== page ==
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  • Jered Eder

The Importance of Graphic Design in Video Games

Updated: Apr 27, 2023



The first time I considered graphic design in video games, I was watching a friend play The Outer Worlds. On the loading screen there was an in-universe advertisement poster; it suddenly struck me that someone had to design that poster. And as I pursued classes in graphic design, I learned just how much it applies to game development.

One of the clearest connections between graphic design and game development is user-interface (UI). UI can make or break a game for some players. If every edge of the screen is full of menus and text it can be more confusing than informative. This is when knowing the audience you are marketing to is important, as some players want every bit of information on screen like in massively multiplayer online games, but in a single-player game one might prefer little to no UI for a more immersive or cinematic experience. The goal as a graphic designer in UI is to simplify everything and relay information to the player in the easiest way possible to avoid overwhelming and turning them away.

Along with designing UI, designers must keep in mind user-experience (UX). Game menus can be annoying to navigate, like if a game is made with one particular control set in mind. For example, Dragon Age: Origins was intended to be played with keyboard and mouse, but it is also ported to console. Because of this, to use one ability you simply click the icon in the corner on a computer; but on a console, players have a limited amount of buttons on a controller so they have to go through three menus every time to turn the ability on and off.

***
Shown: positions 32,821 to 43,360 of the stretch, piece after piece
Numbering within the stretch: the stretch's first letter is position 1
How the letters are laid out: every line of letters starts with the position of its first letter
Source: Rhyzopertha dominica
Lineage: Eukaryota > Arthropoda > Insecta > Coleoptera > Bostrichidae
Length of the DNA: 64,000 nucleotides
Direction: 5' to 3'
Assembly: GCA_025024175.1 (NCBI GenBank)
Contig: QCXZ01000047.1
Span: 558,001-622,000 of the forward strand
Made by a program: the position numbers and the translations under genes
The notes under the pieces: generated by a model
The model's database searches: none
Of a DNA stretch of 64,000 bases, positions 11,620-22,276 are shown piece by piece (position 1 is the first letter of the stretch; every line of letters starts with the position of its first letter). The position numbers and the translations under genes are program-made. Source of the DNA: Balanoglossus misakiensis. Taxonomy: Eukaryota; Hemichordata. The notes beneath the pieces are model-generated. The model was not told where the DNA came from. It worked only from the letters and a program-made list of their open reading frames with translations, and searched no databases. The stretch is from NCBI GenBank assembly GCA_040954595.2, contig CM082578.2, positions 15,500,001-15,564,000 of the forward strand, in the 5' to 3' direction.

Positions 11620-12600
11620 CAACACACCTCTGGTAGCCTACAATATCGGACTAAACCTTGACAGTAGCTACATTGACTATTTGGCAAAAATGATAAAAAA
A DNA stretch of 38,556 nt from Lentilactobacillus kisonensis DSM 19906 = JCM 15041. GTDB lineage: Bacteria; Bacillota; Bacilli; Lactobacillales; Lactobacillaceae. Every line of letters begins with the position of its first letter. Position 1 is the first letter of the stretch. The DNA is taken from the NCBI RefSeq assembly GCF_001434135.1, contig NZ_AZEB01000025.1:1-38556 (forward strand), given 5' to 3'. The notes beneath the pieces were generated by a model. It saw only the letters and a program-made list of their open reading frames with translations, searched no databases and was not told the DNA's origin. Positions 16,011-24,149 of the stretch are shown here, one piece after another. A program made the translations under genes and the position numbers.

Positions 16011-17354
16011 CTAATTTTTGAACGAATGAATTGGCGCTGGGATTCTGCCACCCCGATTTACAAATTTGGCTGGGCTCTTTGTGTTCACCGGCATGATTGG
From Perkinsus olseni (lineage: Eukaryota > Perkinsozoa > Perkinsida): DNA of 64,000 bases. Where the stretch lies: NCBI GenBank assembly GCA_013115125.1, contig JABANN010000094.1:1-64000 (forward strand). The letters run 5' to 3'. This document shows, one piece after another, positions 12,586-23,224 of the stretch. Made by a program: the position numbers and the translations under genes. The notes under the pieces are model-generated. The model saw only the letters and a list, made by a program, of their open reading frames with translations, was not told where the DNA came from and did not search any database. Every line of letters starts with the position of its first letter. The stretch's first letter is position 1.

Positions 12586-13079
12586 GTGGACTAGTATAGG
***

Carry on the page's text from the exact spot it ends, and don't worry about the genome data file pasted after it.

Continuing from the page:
However, probably the most obvious way graphic design is used in game development is in marketing. Every game needs a logo which helps establish its brand for promotional material and launch screens. Advertisements and store pages need simple and effective imagery to attract customers, as no one will read a game description’s wall of text unless they are already interested. Such as, having one or two colors associated with the game gives solid direction for not only print materials and social media but also for the UI.

As I continue work on my senior capstone project, I find myself applying the rules of graphic design to my own game demo. The driving force of my asset design is maintaining clear differences between colors, making sure my protagonist’s colors do not get lost in the floor color, making important objects clearly different but not unfitting colors so they stand out to the player. Before MSUM I never realized how important graphic design is in game development. UI is not as obvious of design work as a character model, but it is still something players judge subconsciously or not and affects their opinion of a game. In short, graphic design goes largely unnoticed unless it is done badly. A poorly constructed layout can frustrate consumers and lead to them not appreciating the rest of an otherwise well-made game.

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